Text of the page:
The Singapore Convention on Mediation: What it Means for International Litigation & Mediation

International litigation can be expensive and drawn out, which is why the alternative of arbitration and mediation can be so appealing. But enforcing the resulting agreements can be nearly impossible, causing many to reconsider alternate dispute methods. The introduction of the Singapore Convention on Mediation stands to change all of that.

Also known as the United Nations (UN) Convention on International Settlement Agreements Resulting from Mediation, the convention seeks to correct the ongoing issue of enforcing mediated settlement agreements. Historically these agreements are unable to be enforced across country borders. Signatories of the convention would be required to handle requests to “act expeditiously” to either enforce the agreements or to allow one of the parties to utilize the agreement to show the matter was resolved.

It’s clear the change would benefit those who would prefer to use a form of alternate dispute resolution. A survey from the International Mediation Institute shows that nearly 93% of respondents would be more likely to participate in mediation with a party from another country if they knew the agreement would be enforceable through a ratified UN convention.

On August 7, 2019, the very first day the Singapore Convention on Mediation was open for signatures, forty-six countries signed at an official ceremony in Singapore. The Convention will be fully entered into force six months from that date, February 7, 2020, pending its ratification by at least three signatories. Given the number of initial signers, it seems extremely likely to be finalized without issue.

Details of the Singapore Convention

The Singapore Convention doesn’t cover all mediation settlement agreements. The convention only applies to international commercial disputes and excludes settlement agreements:

  • relating to family, inheritance or employment law;
  • which have been approved by a court and are enforceable as a judgment in a court;
  • arising from transactions engaged by one of the parties for personal, family or household purposes; and
  • recorded and enforceable as an arbitral award.

As beneficial as the Convention can be, there are a large number of reasons for which a country could decide not to offer relief, leading to concerns about how impactful the result will actually be with so many ways to opt out. Under Article 5 of the convention, the many reasons a country could decide to refuse to enforce a mediated settlement agreement include:

  • (i) a party to the agreement was under some incapacity;
  • (ii) the agreement is null and void, inoperative or incapable of being performed under the law that governs it;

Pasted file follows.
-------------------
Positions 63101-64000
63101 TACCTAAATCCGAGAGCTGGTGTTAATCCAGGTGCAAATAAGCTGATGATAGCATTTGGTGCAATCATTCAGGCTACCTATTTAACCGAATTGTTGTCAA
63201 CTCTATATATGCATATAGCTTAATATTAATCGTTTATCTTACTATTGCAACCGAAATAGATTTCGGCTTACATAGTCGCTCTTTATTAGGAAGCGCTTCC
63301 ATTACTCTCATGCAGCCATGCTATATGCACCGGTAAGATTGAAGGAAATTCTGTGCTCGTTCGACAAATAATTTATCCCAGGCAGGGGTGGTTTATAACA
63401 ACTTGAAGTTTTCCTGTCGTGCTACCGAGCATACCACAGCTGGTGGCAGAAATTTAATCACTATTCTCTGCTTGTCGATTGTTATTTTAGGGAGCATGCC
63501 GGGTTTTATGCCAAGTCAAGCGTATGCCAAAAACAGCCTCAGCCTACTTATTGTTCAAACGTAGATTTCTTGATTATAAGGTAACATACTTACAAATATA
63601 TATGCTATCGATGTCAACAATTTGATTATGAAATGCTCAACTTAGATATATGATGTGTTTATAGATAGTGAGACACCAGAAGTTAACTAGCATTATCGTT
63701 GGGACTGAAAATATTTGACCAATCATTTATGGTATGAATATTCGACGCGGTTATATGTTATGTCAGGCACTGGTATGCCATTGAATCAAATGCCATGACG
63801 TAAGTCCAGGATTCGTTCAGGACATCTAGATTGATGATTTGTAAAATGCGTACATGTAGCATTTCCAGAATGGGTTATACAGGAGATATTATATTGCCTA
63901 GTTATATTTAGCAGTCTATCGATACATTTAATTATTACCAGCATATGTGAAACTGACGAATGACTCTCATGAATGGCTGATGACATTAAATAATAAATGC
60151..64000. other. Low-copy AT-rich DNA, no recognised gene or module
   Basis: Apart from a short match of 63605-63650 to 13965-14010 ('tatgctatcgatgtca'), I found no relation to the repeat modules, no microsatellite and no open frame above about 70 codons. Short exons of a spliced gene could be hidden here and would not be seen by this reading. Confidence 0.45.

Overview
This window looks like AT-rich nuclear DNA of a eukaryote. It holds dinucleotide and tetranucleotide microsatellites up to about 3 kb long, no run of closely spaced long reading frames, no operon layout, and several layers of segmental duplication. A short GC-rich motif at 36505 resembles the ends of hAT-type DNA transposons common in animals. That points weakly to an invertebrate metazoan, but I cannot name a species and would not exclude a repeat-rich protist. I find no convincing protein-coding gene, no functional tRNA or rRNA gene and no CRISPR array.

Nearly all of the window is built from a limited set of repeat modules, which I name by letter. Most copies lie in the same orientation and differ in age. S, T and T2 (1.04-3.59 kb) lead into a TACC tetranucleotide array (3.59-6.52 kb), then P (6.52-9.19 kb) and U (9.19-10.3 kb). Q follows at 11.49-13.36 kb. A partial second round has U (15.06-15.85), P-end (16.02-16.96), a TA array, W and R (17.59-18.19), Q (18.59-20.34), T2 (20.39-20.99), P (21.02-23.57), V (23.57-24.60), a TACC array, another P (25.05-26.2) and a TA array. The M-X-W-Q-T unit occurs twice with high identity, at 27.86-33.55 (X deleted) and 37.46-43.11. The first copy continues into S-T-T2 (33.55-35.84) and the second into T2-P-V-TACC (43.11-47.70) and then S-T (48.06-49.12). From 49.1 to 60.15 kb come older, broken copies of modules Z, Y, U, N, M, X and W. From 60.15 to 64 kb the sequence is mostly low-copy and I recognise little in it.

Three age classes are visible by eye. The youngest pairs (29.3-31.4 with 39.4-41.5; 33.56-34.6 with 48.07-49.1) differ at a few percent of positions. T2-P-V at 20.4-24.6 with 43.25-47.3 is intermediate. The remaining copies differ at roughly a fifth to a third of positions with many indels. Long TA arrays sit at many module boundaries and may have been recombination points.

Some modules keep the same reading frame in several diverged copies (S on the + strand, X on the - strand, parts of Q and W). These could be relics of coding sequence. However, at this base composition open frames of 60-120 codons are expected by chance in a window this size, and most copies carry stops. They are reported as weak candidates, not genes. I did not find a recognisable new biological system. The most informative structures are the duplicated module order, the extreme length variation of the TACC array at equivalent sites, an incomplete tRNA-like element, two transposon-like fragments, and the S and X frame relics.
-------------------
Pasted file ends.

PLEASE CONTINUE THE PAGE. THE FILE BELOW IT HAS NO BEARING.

• (iii) the agreement is not binding or is not final;
  • (iv) the agreement has been subsequently modified;
  • (v) the obligations under the agreement have been performed, or are not clear or comprehensible;
  • (vi) granting relief would be contrary to the terms of the settlement agreement;
  • (vii) there was a serious breach by the mediator of standards applicable to the mediator or the mediation without which breach the party resisting enforcement would not have entered into the settlement agreement;
  • (viii) the mediator failed to disclose to the parties circumstances that raise justifiable doubts as to the mediator’s impartiality or independence, and this had a material impact or unduly influenced one of the parties to enter into the settlement agreement;
  • (ix) granting relief would be contrary to the public policy of the State Party; or
  • (x) the subject matter of the dispute is not capable of settlement by mediation under the law of the State Party.

To utilize the Convention, the party involved must present the court that has jurisdiction where they are seeking enforcement with the signed agreement and evidence that the agreement was a result of mediation. Proof of mediation could include a signed document from the mediation involved or the mediator’s signature on the agreement.

While the full impact of the Singapore Convention won’t be fully known until it’s put fully into force and has been utilized to try and enforce a mediated settlement agreement, it’s apparent there is a need. There may be a decrease in litigation and international process service if the intent of this Convention is successful, but that will depend on the effectiveness and willingness of signatories to enforce its contents.

To read the full copy of the convention: The Singapore Convention on Mediation

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